With the single, “Is It Really Love at All?” Blue River brought Andersen a broader audience. “He got all of the pieces of the puzzle right,” Lenny Kaye said. And it didn’t hurt to have Joni Mitchell’s shimmering voice echoing his every phrase like a reverb-drenched siren on the title track.
“Is It Really Love at All?”-Eric Andersen:
As Debbie Green described Eric when they first met, he was 19 years old and “very handsome” and “bursting with creative energy.” “Being poor wasn’t a crime,” Eric said, but it wasn’t an option either after the birth of their daughter, Sari. Andersen soon found himself torn between his responsibility as a father, and an overwhelming desire to write poetry and explore Europe. While Patti Smith dubbed him “a happy Rimbaud… drunk with dawn,” Debbie, knew he was at “loose ends,” in the wake of Hendrix and Joplin’s sudden deaths. A true bard, Andersen was unable to “give up the dream.”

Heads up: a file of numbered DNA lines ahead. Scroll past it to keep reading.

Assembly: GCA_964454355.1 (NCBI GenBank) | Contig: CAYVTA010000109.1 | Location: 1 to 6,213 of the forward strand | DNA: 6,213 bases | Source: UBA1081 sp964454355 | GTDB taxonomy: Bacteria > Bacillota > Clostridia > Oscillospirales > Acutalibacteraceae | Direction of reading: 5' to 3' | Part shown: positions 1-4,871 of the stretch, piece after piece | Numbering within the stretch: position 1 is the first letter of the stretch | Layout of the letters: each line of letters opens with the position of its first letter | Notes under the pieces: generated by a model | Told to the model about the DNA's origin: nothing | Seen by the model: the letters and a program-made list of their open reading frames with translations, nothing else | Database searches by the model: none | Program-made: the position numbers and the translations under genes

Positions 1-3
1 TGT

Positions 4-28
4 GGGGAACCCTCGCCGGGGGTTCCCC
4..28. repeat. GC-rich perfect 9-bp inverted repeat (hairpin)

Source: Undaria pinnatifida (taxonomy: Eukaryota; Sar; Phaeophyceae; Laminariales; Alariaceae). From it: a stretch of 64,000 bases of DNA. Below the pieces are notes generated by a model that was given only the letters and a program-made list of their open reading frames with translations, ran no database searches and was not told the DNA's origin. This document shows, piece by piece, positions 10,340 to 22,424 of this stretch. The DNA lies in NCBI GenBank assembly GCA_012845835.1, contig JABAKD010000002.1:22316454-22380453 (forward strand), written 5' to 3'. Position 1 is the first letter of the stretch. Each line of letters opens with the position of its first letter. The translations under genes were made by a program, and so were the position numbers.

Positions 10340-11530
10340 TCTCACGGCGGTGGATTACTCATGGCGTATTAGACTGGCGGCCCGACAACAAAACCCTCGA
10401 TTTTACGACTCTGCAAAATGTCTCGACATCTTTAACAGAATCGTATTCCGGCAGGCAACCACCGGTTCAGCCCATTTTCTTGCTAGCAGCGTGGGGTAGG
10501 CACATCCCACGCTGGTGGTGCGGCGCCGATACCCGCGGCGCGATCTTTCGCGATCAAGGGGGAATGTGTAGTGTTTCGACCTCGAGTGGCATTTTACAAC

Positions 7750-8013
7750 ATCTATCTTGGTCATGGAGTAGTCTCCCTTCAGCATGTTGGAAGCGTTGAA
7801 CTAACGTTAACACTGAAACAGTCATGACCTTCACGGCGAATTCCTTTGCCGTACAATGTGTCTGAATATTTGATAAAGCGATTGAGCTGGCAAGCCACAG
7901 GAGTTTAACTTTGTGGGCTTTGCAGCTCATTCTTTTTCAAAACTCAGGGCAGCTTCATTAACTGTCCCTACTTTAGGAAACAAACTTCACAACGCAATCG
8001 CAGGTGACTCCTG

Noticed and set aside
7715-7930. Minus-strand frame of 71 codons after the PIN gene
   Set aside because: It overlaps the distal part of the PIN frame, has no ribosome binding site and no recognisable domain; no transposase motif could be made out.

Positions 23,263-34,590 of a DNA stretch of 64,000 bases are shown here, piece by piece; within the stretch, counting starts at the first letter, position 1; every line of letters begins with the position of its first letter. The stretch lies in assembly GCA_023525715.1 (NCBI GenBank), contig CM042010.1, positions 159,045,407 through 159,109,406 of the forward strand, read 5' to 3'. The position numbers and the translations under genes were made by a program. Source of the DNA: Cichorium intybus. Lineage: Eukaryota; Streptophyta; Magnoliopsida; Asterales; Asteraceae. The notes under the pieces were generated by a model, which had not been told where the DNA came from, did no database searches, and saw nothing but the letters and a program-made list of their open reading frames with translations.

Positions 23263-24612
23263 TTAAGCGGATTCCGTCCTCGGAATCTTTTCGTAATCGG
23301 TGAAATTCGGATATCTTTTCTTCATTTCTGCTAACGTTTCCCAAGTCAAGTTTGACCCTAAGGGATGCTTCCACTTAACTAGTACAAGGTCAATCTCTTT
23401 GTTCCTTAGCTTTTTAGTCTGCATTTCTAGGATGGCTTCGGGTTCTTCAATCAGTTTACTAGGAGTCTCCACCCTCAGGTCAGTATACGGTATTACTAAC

Stages, the much anticipated follow up to Blue River, was recorded in Nashville and scheduled for release in 1973, when Eric got the fateful phone call that the tapes had inexplicably “disappeared.” This bit of record business cloak and dagger chicanery rivals the legendary clashes Van Morrison faced with his obstreperous producer Bert Berns and, while it didn’t match the life threats Tommy James received from music biz gangster Morris Levy, the effect was equally devastating to Andersen’s career. It wasn’t until October 1989 that the Stages tapes magically appeared at New York’s Columbia Records warehouse. “It just showed up!” Anderson said, after “someone stumbled over my album… Someone had thrown it [a total of forty boxes] on the floor!” Including guest appearances by Joan Baez, Leon Russell and Dan Fogelberg, the album, finally saw the light of day, two years later in 1991.